Behavioral Supports, Interventions, and Discipline

Positive Behavioral Interventions and Supports (PBIS)

PBIS is an evidence-based framework used in the elementary schools and Maple Avenue Middle School to foster positive behavior and safety. The focus is on prevention rather than punishment, and on reducing exclusionary discipline that removes students from the classroom (e.g., office referrals, suspensions, restraint, and seclusion). PBIS puts the focus on educating, preventing problems, and using logical consequences through a three-tiered approach

Tier 1: All students in the school are explicitly taught behavioral expectations and provided universal supports to be successful. Teachers and staff recognize students who, through their actions, demonstrate understanding of the expectations. Recognition can include rewards (e.g., Blue Streak Bucks or Toga Tickets). 

Tier 2: Targeted additional support is provided to students who have challenges meeting certain behavioral expectations so they can develop the skills needed to be successful.  The support includes more opportunities to practice with feedback.

Tier 3: Individualized intensive supports and services are provided to students with ongoing behavioral concerns.

Students are held accountable for unexpected behaviors with a focus on learning. Student Reflection Sheets (White Forms), where students reflect on their choices and how to improve, and Referral Forms (Pink Forms), where the school formally communicates with families about student behaviors, are part of this accountability. Successful implementation of PBIS can lead to increased academic performance especially for students with disabilities, a reduction in bullying, decreased rates of student reported drug abuse, and social-emotional competencies.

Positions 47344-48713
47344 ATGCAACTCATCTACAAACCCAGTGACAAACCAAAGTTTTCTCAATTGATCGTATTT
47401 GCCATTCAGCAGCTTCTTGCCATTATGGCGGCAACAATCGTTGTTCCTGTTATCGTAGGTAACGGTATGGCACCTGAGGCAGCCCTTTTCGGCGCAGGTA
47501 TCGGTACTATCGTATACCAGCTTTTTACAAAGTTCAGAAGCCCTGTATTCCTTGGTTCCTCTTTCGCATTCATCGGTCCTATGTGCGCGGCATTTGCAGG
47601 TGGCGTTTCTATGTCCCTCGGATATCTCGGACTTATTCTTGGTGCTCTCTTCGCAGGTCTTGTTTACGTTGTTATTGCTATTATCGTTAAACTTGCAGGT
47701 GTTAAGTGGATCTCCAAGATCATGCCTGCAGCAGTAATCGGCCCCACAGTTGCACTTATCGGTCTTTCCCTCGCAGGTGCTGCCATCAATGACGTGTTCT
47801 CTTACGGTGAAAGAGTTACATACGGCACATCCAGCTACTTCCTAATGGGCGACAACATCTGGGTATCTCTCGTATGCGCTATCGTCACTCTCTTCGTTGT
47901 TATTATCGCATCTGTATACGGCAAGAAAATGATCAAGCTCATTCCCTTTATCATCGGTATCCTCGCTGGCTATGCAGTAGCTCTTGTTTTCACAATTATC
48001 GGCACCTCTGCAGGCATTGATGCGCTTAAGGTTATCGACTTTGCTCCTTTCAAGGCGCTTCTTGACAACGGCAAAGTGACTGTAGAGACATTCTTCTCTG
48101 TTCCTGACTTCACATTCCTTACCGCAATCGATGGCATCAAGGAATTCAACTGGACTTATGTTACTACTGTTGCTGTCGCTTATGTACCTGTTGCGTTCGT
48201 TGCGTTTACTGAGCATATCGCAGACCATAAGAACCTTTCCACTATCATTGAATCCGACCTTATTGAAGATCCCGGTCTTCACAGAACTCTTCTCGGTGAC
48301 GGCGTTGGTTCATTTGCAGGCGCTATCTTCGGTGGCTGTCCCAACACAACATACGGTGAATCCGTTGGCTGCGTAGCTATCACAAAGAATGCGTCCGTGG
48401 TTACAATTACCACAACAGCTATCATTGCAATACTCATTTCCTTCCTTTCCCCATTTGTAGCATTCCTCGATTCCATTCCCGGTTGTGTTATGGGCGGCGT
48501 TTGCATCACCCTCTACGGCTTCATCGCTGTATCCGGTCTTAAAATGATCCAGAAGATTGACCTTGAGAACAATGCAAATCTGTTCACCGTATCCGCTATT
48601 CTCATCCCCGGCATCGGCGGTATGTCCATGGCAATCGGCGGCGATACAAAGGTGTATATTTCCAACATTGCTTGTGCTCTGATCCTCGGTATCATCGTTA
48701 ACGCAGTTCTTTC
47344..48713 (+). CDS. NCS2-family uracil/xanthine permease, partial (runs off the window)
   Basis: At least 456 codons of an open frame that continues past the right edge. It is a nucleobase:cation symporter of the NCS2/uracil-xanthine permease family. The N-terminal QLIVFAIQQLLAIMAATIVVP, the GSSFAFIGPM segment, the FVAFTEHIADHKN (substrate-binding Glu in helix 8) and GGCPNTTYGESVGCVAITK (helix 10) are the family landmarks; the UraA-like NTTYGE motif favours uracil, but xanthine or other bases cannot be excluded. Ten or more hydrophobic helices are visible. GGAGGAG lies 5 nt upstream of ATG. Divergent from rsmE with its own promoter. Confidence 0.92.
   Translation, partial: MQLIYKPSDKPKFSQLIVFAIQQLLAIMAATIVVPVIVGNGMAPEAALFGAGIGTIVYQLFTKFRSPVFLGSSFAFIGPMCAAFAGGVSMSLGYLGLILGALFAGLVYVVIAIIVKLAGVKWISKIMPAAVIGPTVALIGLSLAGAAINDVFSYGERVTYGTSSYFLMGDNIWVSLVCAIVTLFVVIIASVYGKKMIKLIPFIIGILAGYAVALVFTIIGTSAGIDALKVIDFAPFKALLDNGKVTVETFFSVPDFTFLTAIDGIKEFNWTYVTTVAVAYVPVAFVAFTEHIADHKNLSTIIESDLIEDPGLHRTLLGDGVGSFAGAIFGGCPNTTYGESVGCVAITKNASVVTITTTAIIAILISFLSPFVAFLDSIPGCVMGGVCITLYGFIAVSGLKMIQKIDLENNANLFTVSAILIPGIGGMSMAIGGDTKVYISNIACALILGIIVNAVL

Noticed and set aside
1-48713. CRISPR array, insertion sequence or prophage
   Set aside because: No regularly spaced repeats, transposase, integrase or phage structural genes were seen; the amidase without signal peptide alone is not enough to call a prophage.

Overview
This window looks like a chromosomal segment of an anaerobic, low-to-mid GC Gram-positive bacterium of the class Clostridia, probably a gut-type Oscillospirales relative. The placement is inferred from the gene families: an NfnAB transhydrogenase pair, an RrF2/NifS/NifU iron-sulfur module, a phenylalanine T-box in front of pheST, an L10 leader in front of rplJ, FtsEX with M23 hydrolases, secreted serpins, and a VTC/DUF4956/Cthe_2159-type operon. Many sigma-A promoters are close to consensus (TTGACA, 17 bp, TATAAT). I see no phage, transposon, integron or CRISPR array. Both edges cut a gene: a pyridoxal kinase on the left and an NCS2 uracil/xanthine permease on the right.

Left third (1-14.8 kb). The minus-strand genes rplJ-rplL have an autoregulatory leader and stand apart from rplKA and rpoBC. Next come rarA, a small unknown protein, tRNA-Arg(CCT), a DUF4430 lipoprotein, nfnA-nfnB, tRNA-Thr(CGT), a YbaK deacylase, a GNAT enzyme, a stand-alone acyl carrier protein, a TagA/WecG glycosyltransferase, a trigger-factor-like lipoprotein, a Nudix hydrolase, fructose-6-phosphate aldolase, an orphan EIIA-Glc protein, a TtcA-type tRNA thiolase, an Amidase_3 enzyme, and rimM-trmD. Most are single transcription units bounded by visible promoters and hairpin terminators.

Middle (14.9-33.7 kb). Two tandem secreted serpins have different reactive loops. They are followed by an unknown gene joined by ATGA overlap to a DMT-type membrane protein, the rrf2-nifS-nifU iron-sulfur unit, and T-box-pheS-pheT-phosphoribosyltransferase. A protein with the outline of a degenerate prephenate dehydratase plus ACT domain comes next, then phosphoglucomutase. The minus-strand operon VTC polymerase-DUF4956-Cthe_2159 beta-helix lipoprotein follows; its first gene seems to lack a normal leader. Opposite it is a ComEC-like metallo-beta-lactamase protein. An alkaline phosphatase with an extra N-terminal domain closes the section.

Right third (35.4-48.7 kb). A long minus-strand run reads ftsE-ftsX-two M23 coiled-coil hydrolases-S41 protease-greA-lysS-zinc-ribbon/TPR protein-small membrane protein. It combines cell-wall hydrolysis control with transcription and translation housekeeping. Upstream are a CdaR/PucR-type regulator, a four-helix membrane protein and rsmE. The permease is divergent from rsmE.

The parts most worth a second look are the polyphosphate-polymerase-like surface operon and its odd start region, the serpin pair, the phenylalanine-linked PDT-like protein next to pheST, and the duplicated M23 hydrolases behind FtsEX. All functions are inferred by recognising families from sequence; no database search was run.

Social Emotional Learning (SEL)

SEL is defined by CASEL (Collaborative Association for Social and Emotional Learning) as “[t]he process through which children and adults acquire and effectively apply the knowledge, attitudes and skills necessary to understand and manage emotions, set and achieve positive goals, feel and show empathy for others, establish and maintain positive relationships, and make responsible decisions.

The curriculum focuses on enhancing development in 5 overlapping areas of children’s cognitive, emotional and behavioral development. They are:

  1. Self-Awareness: the ability to accurately recognize, identify and articulate one’s emotions and thoughts and how they impact one’s own behavior
  2. Self-Management: one’s ability to manage and regulate emotions, behaviors and thoughts effectively in various situations
  3. Decision Making: One’s ability to make choices about personal behavior and social interactions based on ethical standards, safety concerns, and social norms. The realistic evaluation of consequences of various actions, and a consideration of the well-being of oneself and others.